you cant rely on 911 or the cops to protect you - 911 operator "If you feel like your life is in danger, do what you must do, OK? ... I can't give you any more advice than that."
911 tapes show dispatchers' anguish as they grasp horror of 9/11
Larry McShane Associated Press Apr. 1, 2006 12:00 AM
NEW YORK - The voices of the World Trade Center dead are never heard in edited 911 tapes released Friday. Their panicked, labored breathing instead expressed their anguish more chillingly than any words.
They dialed frantically from the upper floors of the twin 110-story towers before the buildings collapsed on Sept. 11, 2001. Nearly all the callers were doomed; only one of 28 subsequently identified made it out safely.
By court order, only the voices of the answering operators on the 911 calls were included on the nearly nine hours of tapes made public.
It wasn't hard, however, to imagine the fear, frustration and bewilderment the victims must have felt, speaking with sympathetic but largely helpless dispatchers as sirens blared inside the towers and from the streets below.
A police operator fielded a call at 9:02 a.m., just 16 minutes after the first plane hit the north tower: "If you feel like your life is in danger, do what you must do, OK? ... I can't give you any more advice than that."
And there was another operator, shaken by another conversation with another trapped victim: "Ain't this terrible? Oh my God."
There were a total of 130 calls made from the trade center to 911 after the terrorist attacks that killed 2,749 people began.
The first call came within seconds of the first plane hitting the north tower.
The 911 operators were overwhelmed by the panic and chaos. They offered compassion but little practical help to the callers: Stay where you are, use soaking wet towels to keep out the smoke. Some said to open a window; others warned against doing so.
In some cases, they were simply stymied by what they heard in the minutes before the towers collapsed. The south tower went down at 9:59 a.m., followed by the north tower at 10:28.
And many dispatchers complained about computers failing in the chaos.
"Oh goodness. Hold on a second, because we are so backed up here," a fire dispatcher told one caller. "Because we have so much information on here, that our computers are down. OK?"
In almost every case, operators advised people to stay put, that help was on the way. Two years ago, the Sept. 11 commission concluded that many operators didn't know enough about the attacks to give the best information to people trapped inside.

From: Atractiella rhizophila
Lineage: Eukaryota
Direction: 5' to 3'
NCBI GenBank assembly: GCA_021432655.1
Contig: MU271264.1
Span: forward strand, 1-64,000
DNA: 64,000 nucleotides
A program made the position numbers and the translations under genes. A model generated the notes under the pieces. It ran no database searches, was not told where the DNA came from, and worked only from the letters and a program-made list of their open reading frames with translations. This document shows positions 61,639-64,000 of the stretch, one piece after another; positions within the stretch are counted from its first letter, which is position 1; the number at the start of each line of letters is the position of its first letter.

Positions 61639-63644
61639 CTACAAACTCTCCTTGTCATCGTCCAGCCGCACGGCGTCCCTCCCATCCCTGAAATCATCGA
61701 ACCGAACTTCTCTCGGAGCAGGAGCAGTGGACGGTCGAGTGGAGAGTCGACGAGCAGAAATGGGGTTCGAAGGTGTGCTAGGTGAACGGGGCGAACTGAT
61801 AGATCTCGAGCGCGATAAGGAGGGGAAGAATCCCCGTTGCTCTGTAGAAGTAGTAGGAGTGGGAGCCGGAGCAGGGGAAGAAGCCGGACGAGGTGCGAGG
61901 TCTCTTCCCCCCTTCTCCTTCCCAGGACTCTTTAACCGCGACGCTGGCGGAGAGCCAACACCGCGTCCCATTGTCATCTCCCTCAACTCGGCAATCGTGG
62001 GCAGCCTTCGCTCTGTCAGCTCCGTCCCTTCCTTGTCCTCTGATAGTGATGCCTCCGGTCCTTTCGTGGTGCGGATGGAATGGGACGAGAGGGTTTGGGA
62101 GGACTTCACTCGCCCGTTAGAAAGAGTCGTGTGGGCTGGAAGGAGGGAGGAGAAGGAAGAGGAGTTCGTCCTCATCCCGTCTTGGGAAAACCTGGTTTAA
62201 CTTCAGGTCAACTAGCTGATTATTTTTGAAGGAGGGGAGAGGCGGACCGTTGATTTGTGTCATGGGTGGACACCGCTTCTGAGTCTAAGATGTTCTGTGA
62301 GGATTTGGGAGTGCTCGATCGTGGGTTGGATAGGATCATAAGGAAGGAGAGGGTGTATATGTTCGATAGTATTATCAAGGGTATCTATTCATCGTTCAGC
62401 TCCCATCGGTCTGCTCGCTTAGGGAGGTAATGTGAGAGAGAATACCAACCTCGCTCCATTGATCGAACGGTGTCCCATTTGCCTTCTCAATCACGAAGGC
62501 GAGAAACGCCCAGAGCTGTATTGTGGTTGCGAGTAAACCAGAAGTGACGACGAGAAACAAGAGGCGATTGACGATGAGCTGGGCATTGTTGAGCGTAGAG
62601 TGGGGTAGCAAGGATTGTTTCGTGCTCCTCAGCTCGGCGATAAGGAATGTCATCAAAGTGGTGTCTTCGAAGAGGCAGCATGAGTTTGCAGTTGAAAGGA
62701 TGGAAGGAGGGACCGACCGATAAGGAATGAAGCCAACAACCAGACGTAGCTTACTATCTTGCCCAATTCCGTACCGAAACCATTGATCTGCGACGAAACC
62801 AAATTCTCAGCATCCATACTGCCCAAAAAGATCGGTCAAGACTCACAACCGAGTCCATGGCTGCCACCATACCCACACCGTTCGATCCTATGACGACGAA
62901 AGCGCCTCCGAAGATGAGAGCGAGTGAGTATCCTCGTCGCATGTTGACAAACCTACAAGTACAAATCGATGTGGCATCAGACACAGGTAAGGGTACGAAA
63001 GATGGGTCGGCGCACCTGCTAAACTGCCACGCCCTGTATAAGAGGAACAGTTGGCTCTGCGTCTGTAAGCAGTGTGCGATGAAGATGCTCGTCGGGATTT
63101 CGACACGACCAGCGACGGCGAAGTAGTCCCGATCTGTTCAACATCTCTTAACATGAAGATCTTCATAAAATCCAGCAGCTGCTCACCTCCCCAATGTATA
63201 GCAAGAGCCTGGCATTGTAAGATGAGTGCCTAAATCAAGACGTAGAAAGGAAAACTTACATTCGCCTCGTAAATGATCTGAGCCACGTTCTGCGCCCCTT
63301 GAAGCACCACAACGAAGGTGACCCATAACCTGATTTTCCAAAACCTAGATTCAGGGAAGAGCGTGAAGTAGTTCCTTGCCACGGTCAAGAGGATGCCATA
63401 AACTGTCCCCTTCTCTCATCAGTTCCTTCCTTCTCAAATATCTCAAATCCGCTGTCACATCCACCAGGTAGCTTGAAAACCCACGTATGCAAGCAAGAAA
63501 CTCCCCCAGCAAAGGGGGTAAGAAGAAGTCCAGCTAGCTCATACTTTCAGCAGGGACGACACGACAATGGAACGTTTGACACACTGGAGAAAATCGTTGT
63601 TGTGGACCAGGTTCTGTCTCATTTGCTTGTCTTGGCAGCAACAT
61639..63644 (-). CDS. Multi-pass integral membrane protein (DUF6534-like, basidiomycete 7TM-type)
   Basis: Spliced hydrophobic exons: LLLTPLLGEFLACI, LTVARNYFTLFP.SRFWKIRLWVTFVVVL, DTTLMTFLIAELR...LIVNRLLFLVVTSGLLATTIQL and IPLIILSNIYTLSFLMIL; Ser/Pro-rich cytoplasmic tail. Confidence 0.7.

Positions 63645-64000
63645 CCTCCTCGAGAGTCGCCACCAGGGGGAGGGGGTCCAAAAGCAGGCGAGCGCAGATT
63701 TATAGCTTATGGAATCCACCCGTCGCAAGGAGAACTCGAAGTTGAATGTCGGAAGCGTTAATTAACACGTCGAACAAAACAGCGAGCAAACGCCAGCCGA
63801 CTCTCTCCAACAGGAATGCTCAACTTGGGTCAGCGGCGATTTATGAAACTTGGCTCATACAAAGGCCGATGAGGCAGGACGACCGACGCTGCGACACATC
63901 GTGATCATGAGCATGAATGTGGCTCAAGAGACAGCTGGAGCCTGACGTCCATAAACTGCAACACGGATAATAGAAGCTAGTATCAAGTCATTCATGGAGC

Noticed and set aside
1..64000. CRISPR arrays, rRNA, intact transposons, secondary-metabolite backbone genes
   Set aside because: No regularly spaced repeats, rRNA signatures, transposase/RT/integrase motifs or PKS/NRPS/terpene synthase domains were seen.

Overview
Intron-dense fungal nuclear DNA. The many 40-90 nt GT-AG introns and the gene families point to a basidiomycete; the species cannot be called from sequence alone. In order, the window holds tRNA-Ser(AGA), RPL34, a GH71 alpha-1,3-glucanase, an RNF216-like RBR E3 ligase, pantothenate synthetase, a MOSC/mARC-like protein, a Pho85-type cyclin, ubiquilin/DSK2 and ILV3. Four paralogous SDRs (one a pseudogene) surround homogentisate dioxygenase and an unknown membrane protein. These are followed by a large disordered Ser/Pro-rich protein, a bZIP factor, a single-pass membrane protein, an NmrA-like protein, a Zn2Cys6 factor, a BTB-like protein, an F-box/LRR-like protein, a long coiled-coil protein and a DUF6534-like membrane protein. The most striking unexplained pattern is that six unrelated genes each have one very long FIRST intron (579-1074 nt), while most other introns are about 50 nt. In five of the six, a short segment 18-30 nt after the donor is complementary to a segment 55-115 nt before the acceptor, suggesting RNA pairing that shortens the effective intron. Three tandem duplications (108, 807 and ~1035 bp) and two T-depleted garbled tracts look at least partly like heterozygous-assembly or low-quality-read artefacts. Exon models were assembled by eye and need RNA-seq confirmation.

The operators, from the Fire and Police departments, managed to generally maintain their composure even as word spread that what initially appeared to be a tragic accident was actually a choreographed terrorist attack involving two planes and both towers.
Among those killed were 343 firefighters and 23 members of the NYPD.
The recordings were released after the New York Times and relatives of Sept. 11 victims sued to get them. An appeals court ruled last year that the calls of victims in the burning twin towers were too intense and emotional to be released without their families' consent.
An order to release the names of 28 callers who identified themselves is under appeal. A tape involving trade center victim Christopher Hanley, who died in the north tower, was made public Thursday after his parents released their audiotape to the Times.
Sally Regenhard, one of the plaintiffs whose firefighter son was killed Sept. 11, said the tapes showed that the operators were untrained to tell people how to save their lives.
"I'm hoping that the public and the system will learn how unprepared the city of New York and the Port Authority were on that day," Regenhard said.
Many of the operators told frantic callers to stay put and wait for help, which fire dispatcher supervisor David Rosenzwieg said is standard procedure in high-rises when fires break out on lower floors.
"Telling people to stay - for some reason people think that's the wrong thing to do," Rosenzwieg said Friday. "But the same instructions saves lives every day."
Police Commissioner Ray Kelly said the police 911 operators "displayed professionalism and compassion under the most trying of circumstances, often staying on the line with anguished callers until the very end."
Rosenzwieg said some dispatchers were so traumatized by their encounters with the trade center victims they never came back to the job. Others retired early.